If you've read the previous installation, you'll know that I've already covered a background of Champagne's fascinating backstory, which bring you to the entrance of Dom Pérignon on the scene. Legend has it that he was responsible for the creation and/or discovery of Champagne, and while I hate to burst your bubble (pardon the pun), that's not the whole story.
Dom Pérignon was a major player in the wine's diffusion, but you should remember him as a contributing actor, not as the director. Upon his arrival at the Abbey of Hautvillers in the early 1660s, Pérignon was already a few years behind the documentation made by English physicist and scientist Christopher Merrett, who observed the addition of sugar or molasses to the finished wines by English wine makers (already having undergone an initial fermentation). Merrett presented a paper in London during a Royal Society meeting, and therefore beat out Pérignon’s discovery by a few years. As you can imagine, this historical birthplace of sparkling wines is a very touchy debate between the English and French.
Back to history - Dom Pérignon was appointed head cellarer at the Benedictine monastery Hautvillers to rid them of the problematic bubbles appearing in their wines after a first fermentation. Contrary to preferences today, the producers of the time were looking for a still white wine, and bubbles were viewed as a grave defect. And it wasn't just a question of taste only: bottled wines experiencing a second fermentation had a tendency to explode, destroying obviously their own contents and risking the contents of all nearby wines, setting off a terrible chain effect amongst the delicate bottles. It's no wonder that the wines were referred to as le vin du diable (the Devil's wines) for their unstable and unpredictable, dangerous attitude!
While the English market would later prove them wrong (they adored the flavor and appearance of sparkling wines), they felt their only hope in correcting their wines was with the assistance of Dom Pérignon. With a family history of wine production and a reputation for patience and perseverance, he was clearly the right man for the job.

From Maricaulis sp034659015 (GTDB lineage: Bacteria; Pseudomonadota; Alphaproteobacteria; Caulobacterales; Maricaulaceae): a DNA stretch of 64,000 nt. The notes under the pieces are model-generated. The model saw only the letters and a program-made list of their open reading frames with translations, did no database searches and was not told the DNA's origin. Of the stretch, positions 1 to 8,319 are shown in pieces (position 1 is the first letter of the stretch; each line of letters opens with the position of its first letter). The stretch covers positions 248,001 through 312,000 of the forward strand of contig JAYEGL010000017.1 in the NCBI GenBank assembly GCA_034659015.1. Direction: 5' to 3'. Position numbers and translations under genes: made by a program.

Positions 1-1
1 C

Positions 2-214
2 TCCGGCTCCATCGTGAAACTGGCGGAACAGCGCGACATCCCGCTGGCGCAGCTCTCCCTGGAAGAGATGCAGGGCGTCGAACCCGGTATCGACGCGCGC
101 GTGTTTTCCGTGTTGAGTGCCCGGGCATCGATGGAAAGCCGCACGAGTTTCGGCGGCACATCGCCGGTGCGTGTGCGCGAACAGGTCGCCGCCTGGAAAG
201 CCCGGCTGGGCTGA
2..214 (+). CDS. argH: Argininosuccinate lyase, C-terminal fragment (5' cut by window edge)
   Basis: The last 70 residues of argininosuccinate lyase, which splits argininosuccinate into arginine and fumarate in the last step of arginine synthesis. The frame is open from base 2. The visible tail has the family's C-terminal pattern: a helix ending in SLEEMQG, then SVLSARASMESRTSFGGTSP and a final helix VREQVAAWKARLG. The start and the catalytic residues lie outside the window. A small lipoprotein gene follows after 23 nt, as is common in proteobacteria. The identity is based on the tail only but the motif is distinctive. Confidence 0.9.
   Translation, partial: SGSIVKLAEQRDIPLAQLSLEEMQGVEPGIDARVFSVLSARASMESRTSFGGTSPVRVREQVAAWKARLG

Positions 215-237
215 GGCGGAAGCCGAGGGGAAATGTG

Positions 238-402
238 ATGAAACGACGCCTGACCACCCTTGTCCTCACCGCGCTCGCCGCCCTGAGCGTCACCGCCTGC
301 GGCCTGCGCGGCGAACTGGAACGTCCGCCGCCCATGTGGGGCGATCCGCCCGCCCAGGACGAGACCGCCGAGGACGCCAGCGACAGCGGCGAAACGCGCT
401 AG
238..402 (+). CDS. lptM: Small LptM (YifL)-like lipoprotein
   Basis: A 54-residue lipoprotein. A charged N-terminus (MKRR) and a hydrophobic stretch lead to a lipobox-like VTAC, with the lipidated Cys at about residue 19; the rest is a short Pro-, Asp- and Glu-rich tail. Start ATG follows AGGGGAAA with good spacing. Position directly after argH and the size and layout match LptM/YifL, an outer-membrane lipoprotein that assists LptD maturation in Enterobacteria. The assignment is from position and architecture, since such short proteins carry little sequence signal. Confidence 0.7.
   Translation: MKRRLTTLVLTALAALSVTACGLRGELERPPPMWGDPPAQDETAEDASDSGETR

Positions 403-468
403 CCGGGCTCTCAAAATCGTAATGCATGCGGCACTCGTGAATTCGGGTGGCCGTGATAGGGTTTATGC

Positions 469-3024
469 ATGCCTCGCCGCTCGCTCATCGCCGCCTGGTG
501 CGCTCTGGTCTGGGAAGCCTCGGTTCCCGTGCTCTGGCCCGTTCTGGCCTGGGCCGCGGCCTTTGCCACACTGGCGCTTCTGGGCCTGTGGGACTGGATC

Throughout the remainder of his life, Pérignon dedicated special care, research, studies and experimentation to perfecting this wine and crafting an end product close to what you can enjoy today. The preference at the time was for sweeter wines, whereas today's proven winners are the Brut variety, but much of the fermentation and bottling techniques began with this marvelous man.
He was amongst the first French winemakers to utilize English bottles which were stronger and capable of withstanding the immense pressure created inside the wine during its second fermentation cycle. Pérignon also was the first to top bottles with natural corks instead of hard wood, which were particularly well-suited to last (and even help) during the in-bottle second fermentation. Another crucial contribution still used today was his innovative blending of grapes from multiple vineyards, to create an intriguing, unique cuveé.
A canon published in the early 1700s and featuring suggestions on viticulture commonly attributed to Pérignon, featured strict rules on harvesting time (best during chillier, damper conditions with overly large or rotten grapes being discarded), aggressive pruning to ensure vines grew to maximum 3 feet, use of varietals (Pinot Noir only), use of multiple presses to avoid unnecessary maceration of the grapes and their skins (also prohibited were trodden presses, so no feet allowed).
One thing he was not able to help much with was the bottling and glass production in France - this wasn't perfected until the Industrial Revolution made its way to France (anywhere from 4-40% of yearly bottles were destroyed each year until this point) so the solution was simply to bottle the first fermented wines into English bottles!
Once Pérignon was able to harness the fermentation process, the English jumped into the game with a strong market request for these sparkling wines. This strong demand led to the wine's immediate popularity. While starting off as a wine favored by the elite, Champagne then made its way into the ranks of the middle classes, who discovered the sparkling wine during the early 1920s, during the era known as the Belle Epoque. While experiencing consequential ups and downs in public devotion, this immense wine has now taken its place as a wine of celebration, a wine to commemorate major events, a wine made to cherish, to enjoy and elevate the extraordinary into the unforgettable.
If you're thinking that the Champagne life isn't quite for you, and you're yearning for more Italian wines, be sure to check out the Mamablip Video archives for some intriguing looks at classic Italian wine regions and wine tastings. Begin here with a look at Chianti, or here for an overview on the Montalcino region. There's loads to explore, folks!
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